"R.U.R. and War with the Newts" by Karel Capek (1920 and 1936)
"After that the German press began to take an eager interest in the Baltic Newt. Special stress was laid on the fact that it was just in response to the German milieu that this Newt had developed into a divergent and higher racial type, indisputably superior to all the other Salamanders."
Karel Capek was a Czech writer active up until World War II. He is best known as the originator of the word "robot," which was introduced in his play Rossum's Universal Robots, or R.U.R.
A lot of people like comparing Capek to Kafka. This is because they were writing around the same time, were about the same age, were born in the same part of the world, and both wrote with a degree of surrealism. There are definitely parallels between the two authors, but for me Capek's fiction brings to mind none other than Polish writer Stanislav Lem, another science fiction writer with whom he shared many sensibilities. Capek isn't as deliberately intellectual as Lem was, nor was he as dismissive of other people's work, but I think that if Lem had been born a few decades earlier they would have had a lot to talk about.
In Rossum's Universal Robots a new life form comes into existence after a discovery on a tropical island. The result of this discovery isn't really a "robot" as we understand the word today, but rather a sort of simplified, synthetic life form without the ability to reproduce itself. As the "robots" quickly overwhelm human kind, the scientists who created them struggle to understand their invention as they monitor its troubling interactions with human civilization.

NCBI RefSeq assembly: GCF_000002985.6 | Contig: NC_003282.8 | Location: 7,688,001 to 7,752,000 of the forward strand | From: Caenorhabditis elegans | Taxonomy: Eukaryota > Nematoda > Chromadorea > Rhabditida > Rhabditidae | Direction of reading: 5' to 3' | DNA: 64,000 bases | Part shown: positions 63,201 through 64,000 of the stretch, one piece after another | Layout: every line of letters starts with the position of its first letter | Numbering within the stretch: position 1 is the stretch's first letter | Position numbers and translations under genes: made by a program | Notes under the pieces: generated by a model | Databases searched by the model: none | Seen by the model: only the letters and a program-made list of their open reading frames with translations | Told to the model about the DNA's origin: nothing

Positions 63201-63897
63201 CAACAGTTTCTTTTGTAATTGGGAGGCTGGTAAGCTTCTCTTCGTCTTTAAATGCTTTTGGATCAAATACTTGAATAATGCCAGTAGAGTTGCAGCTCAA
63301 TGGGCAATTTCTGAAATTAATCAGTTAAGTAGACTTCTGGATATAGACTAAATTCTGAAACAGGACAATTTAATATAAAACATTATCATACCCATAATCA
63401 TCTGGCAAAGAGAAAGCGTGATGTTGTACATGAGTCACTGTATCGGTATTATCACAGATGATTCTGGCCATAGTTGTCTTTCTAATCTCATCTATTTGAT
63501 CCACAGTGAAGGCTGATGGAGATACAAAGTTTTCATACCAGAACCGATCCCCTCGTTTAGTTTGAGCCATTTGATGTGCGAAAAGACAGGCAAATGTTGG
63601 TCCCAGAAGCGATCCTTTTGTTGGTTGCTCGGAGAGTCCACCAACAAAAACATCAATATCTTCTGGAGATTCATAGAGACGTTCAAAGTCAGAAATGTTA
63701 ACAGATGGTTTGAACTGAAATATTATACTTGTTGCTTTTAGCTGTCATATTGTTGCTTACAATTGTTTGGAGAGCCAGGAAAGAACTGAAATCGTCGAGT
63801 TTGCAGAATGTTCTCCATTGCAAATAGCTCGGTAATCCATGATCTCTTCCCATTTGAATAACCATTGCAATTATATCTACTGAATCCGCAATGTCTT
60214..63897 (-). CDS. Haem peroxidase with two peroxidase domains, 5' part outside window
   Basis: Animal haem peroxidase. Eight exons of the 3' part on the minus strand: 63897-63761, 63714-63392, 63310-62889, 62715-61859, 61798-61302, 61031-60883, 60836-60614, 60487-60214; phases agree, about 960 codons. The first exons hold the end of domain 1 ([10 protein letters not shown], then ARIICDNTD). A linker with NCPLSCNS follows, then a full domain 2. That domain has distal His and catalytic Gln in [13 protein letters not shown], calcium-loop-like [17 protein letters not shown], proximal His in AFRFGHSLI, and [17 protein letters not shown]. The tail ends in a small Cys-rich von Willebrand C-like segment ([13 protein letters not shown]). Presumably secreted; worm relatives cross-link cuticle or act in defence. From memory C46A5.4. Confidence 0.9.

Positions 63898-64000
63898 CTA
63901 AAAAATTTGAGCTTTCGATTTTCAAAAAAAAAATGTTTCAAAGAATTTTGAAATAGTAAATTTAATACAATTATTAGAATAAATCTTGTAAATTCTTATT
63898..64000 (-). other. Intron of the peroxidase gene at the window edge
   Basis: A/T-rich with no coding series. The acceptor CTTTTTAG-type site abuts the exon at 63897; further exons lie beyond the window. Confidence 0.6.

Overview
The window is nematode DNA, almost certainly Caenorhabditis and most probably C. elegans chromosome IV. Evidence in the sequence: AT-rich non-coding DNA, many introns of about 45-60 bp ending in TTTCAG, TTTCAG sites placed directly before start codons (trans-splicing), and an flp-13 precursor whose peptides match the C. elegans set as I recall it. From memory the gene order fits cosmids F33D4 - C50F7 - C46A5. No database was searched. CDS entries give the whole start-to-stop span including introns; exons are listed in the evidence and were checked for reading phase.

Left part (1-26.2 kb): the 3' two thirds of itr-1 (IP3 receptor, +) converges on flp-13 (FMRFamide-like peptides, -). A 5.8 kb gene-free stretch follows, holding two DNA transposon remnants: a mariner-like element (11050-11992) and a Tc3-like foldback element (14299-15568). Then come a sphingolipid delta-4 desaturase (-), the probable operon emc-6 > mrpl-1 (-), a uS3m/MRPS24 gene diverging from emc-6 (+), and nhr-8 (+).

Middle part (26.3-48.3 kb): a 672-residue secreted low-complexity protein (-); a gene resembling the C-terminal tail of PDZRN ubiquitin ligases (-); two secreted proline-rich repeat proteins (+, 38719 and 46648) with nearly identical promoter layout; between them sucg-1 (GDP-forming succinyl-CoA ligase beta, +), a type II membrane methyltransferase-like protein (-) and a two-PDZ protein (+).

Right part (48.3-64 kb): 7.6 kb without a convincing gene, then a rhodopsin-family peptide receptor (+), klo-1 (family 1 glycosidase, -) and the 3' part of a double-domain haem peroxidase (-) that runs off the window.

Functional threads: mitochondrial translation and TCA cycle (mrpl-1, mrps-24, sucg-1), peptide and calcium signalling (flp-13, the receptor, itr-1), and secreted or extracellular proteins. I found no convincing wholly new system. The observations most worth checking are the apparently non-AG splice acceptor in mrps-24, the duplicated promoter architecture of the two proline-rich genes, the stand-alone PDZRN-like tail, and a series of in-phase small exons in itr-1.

It's an easy read, and also very quaint by modern standards. The understanding of science expressed through it is fairly childlike - or antiquated, if you will - so those looking for a precursor of Asimov's I, Robot will probably be disappointed. It's half-comedic tone in some ways does the subject matter (Fascism?) a disservice, and I often had the feeling that there were jokes that weren't landing, or that the humor in the script suffered by translation. I don't read Czech, so I can't say.
War with the Newts is a much better effort. Sharing themes with R.U.R., this novel follows the discovery of intelligent "newts" on a tropical island, and then details a similar clash of civilizations after the newts rise up against their human oppressors. It's really slow to get going, but about halfway through the author draws some amusing parallels between human-newt relations and historical incidents of his own time. Some of the more "journalistic" asides also detract from the story, and the final phases of the "war" drag on a bit, but the last chapter of this book offers a great non-conclusion to a story that will, in essence, never end.
If you like Kafka, Lem, or still more obscure science fiction authors like E.T.A. Hoffmann you'll probably find something to like in Karel Capek. He doesn't offer the polish of Vern or I'm-just-now-inventing-a-new-genre Poe, but his fiction still has something to offer modern readers.
"The Martian" by Andy Weir (2011)
"Arrival" by Ted Chiang (2015)
"Homo Deus" by Yuval Noah Harari (2015)
"Alan Turing: the Enigma" by Andrew Hodges (1983)